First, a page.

Referral to radioisotope examination as a source of additional radiation exposure for staff

2020

Background: Every exposure of human to ionizing radiation increases the likelihood of deterministic sequelae. At the same time, it is associated with the risk of stochastic effects. Consequently, this can lead to cancer, mainly of the hematopoietic system. Organs or tissues show a different affinity for gamma radiation. There are many technical and organizational measures which minimize the impact of this radiation on people and especially on the staff of the nuclear medicine laboratory.

Materials and methods: The study was based on 208 referrals to the scintigraphic laboratory, which were executed between 26.09.2018 and 13.11.2018 in the Department of Nuclear Medicine of Military Medical Academy Memorial Teaching Hospital of the Medical University of Lodz – Central Veterans` Hospital. Referrals concerned scintigraphic tests of bones, salivary glands, parathyroid glands, myocardial perfusion, somatostatin receptor analogues, renoscintigraphic and lymphoscintigraphic tests. In case of each referral, radiation power was measured at a distance of approx. 10 cm with the use of a calibrated Geiger-Muller detector. Measurements were performed immediately after the end of the last examination each day. Daily measurement of the background radiation dose was also a standard procedure. For calculations, this value was averaged to 0.18µSv/h. Based on the above measurements, a statistical analysis of all data was performed. Obtained data was also analysed after it was ascribed to the person complexing radiopharmaceuticals on a given day. The annual dose for a radiopharmacist is 0.12 mSv, for a technician 0.35 mSv and for a doctor 0.45 mSv.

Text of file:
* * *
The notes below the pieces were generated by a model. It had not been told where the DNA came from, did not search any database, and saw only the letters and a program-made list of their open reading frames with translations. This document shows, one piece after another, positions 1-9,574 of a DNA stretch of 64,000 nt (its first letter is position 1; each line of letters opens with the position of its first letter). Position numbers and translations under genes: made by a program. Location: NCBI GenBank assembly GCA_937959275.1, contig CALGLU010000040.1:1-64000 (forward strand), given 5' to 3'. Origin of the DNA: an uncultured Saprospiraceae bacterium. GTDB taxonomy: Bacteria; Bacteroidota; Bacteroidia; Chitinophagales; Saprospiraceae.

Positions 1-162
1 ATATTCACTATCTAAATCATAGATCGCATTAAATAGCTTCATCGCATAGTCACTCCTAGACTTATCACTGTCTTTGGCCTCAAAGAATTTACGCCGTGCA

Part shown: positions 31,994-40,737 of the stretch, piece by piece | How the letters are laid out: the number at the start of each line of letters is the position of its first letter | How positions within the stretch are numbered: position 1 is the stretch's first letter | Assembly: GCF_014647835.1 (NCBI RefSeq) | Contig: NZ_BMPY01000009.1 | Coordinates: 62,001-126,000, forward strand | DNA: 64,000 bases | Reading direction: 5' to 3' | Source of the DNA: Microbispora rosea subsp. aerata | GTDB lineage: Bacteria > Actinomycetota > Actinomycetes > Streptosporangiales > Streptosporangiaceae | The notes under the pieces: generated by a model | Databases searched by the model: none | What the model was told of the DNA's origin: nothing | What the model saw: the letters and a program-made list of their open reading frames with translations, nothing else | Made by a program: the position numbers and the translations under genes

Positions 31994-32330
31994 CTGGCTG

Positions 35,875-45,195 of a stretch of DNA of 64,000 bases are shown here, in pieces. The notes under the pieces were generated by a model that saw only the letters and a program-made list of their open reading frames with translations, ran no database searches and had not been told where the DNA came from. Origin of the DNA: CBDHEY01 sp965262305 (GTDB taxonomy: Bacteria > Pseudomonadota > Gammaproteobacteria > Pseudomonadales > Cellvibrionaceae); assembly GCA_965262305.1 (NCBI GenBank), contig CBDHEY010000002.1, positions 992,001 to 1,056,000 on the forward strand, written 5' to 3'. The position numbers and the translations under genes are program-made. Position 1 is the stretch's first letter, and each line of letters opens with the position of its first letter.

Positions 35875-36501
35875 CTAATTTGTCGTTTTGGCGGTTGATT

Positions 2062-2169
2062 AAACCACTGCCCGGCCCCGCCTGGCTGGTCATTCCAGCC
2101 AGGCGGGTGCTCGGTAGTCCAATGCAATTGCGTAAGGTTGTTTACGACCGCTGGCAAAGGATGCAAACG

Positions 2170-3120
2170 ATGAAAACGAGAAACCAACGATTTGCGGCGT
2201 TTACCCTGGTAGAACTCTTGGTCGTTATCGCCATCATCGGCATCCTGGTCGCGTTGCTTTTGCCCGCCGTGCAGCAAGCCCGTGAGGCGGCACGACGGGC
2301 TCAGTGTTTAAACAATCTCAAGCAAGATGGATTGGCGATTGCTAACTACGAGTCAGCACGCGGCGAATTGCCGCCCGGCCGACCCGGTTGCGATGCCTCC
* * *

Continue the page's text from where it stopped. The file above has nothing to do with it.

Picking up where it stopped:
Results: The average radiation dose received every working day by the staff was 11.49 µSv/h. After considering the average distance from the potential source of exposure (50 cm), this power decreased to 0.46µSv/h. In order to calculate the quarterly and annual radiation dose, it was assumed that the employee worked 250 days a year. Conclusions: Medical records may pose an additional personnel exposure to ionizing radiation. Physicians are the most vulnerable group of employees. The way of radiopharmacists work contributes to the contamination of medical records.

Authors: Pawel Gadzicki, Wiesław Tryniszewski, Michał Świeczewski
; Full Source: Nuclear medicine review. Central & Eastern Europe 2020;23(1):21-24. doi: 10.5603/NMR.a2020.0003.